Only Those Afraid of Leaving Comfort Zone Could See Emigrants as Slackers (2)
One of Spain's Estonian expatriates - writer and journalist Helen Eelrand - penned an opinion about the unappreciated ways in which Estonians abroad are not just working hard but still very much involved in the life of the nation, in response to comments from a former politician, Tõnis Lukas, who said that some expats were escapists who took the path of least resistance. Here are excerpts from her piece.
I was "authorized" by Estonians living in Spain to write this. Actually, they practically begged me to write.
It is clear that people don't move to Europe's sick man on a lark, out of pure laziness, in hopes of good fortune and a better life.
There has to be something else. I think the community we interact with here in Spain has one thing in common: they want to take healthy risks and have an interest in life. They want to see more, experience more, and - why not - share it with the ones back home. None of us have burned our bridges to Estonia.
Some of us have came to Spain to study and ended up staying. Some came for love and started a family. And there are simple sinners (I am one of them) who traveled here a few times and fell in love with the country and its people.
"What right do you have to love Spain, you're a girl from Pärnu?" a fellow Pärnu resident once asked me. I carried that incomprehensible and stupid question around with me for a few years before I dared ask it again within earshot of my fellow expatriates.
“But what right to do have to love anything or anyone at all if the normal is to fear, hate, accuse and attack?" a female friend of mine asked in Spain.
Opposing pairs. Us and them. I fear that is what resonates in Tõnis Lukas's comments. But it is still frightening for "us" even to our own surprise to become "them." Apologies after the fact don't count if the damage has been done.
“We thought we were helping the Estonian economy, by selling Estonian products to southern Europe..but it turns out we have built our company on 'slacking'," grumbled another female friend, who has been working in Spain for 14 years with her Estonian husband.
Besides the self-employed business owners, there are also medics, European officials, lawyers, receptionists, marketers, IT specialists, journalists, ex-athletes, musicians among us.
We have all had to start from scratch in a foreign language environment and completely different culture. There have been times when we had only our willpower and blind faith in life to get by. It's possible there will be more such situations. But only a person who has never left their own comfort zone can consider that "slacking." They simply can't imagine that.
The Estonian "thing of ours" takes on a different meaning when you're living abroad. I suspect that even though we live far away, we know a lot more about national solidarity than do some who declaim on the subject from the Song Festival pulpit once every few years. Maybe we, the new emigrant Estonians, do not necessarily gnash our teeth about the 700 years of serfdom Estonians survived, but we are making sure our children find friends to speak Estonian in, we hold Estonian music and food evenings, we look out for new arrivals and sometimes even host perfect strangers among our countrymen who don't have enough "slackness" and "laziness" to stay in Spain for a long period but have simply come to see this lovely country.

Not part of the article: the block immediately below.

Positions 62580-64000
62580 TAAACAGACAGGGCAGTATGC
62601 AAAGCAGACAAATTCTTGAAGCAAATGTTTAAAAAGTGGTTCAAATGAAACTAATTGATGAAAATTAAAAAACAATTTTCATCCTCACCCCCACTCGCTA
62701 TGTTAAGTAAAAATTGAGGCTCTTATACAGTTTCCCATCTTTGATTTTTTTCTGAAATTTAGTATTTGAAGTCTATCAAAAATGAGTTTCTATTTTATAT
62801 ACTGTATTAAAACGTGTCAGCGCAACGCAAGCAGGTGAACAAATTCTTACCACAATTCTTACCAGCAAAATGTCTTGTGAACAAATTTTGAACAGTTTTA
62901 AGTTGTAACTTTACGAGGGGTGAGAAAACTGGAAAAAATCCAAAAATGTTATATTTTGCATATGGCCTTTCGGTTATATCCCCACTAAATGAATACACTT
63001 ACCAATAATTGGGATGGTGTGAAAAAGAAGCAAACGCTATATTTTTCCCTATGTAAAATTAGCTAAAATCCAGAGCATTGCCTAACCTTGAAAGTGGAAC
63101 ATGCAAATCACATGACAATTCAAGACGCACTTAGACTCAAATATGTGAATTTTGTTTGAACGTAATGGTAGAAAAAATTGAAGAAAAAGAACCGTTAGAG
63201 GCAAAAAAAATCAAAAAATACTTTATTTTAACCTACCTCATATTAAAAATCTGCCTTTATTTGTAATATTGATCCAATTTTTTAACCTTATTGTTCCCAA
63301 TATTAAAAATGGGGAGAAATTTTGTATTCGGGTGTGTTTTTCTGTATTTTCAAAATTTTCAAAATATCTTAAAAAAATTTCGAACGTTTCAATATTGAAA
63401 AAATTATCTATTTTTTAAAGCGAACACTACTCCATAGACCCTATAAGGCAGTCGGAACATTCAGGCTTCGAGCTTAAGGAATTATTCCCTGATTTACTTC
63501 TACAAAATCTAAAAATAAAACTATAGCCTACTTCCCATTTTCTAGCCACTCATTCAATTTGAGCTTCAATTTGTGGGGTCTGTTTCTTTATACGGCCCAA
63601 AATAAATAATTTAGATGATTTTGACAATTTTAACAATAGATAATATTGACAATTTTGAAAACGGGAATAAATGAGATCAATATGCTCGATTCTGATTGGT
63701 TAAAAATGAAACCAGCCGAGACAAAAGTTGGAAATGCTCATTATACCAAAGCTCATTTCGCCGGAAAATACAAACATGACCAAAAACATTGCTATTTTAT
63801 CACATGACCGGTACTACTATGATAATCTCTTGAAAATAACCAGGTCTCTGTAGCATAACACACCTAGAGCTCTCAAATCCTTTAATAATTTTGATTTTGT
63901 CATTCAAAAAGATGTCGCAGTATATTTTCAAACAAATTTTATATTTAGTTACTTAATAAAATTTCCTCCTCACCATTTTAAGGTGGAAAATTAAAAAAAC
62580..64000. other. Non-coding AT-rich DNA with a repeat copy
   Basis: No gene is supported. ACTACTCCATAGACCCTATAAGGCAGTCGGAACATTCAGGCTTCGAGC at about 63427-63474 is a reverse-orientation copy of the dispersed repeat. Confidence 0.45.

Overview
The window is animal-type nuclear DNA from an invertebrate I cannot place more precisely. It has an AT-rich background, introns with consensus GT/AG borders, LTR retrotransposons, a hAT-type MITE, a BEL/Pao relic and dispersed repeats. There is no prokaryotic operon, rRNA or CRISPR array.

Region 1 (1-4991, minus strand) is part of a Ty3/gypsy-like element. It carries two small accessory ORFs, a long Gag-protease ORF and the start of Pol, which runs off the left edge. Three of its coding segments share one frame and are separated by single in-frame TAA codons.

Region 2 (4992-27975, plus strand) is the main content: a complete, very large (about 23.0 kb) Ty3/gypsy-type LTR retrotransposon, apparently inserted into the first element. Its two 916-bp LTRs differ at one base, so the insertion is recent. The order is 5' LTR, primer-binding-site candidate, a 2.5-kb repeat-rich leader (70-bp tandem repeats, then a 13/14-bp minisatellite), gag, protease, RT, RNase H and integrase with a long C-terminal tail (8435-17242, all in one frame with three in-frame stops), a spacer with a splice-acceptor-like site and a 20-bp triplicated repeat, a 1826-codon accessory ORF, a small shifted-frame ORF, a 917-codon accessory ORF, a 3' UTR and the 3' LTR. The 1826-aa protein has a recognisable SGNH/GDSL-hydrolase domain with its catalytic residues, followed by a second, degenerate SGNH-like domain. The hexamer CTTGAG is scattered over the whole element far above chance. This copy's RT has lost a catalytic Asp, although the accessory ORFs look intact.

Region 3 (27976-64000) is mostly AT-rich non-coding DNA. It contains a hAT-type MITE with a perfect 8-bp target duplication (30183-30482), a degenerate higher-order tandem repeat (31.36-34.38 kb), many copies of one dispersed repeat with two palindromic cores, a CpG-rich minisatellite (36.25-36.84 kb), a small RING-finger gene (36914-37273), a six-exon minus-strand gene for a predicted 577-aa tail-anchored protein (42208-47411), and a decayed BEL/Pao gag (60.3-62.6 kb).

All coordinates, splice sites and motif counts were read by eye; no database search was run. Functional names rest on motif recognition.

We sense a personal stake in spreading the word about Estonia among Spaniards who wouldn't ever have heard of Estonia its customs and culture, let alone traveled there. We are glad to talk about the country of our birth here. We are a community… actually we're even a family.
Each one of us in his or her own way and in their own profession tries to generate added value for Estonia. We hope with all of our heart that we all would do well. We all have loved ones in Estonia and we follow their lives, their ups and downs, and worry about them sometimes.
But we focus on the good. The public rhetoric - with one extreme being chest.beating and moral superiority (on work days) and the self-pitying false pathos about how much Estonia has suffered (on holidays) is simply lame and even laughable when viewed from a distance. This is something to consider for our esteemed politicians and opinion leaders. In such a context, there is no point in talking about "bringing talent home" especially if the prize is the above said opposition and put-downs.
Twenty-three years ago, as a recent high school graduate who still knew very little about the real world, I thought in waving the blue-black and white flag that the battle was for freedom in the broadest sense. Including the freedom to travel, come, go, breather, feel, experience, be inspired and share. And everyone in precisely the manner they see fit.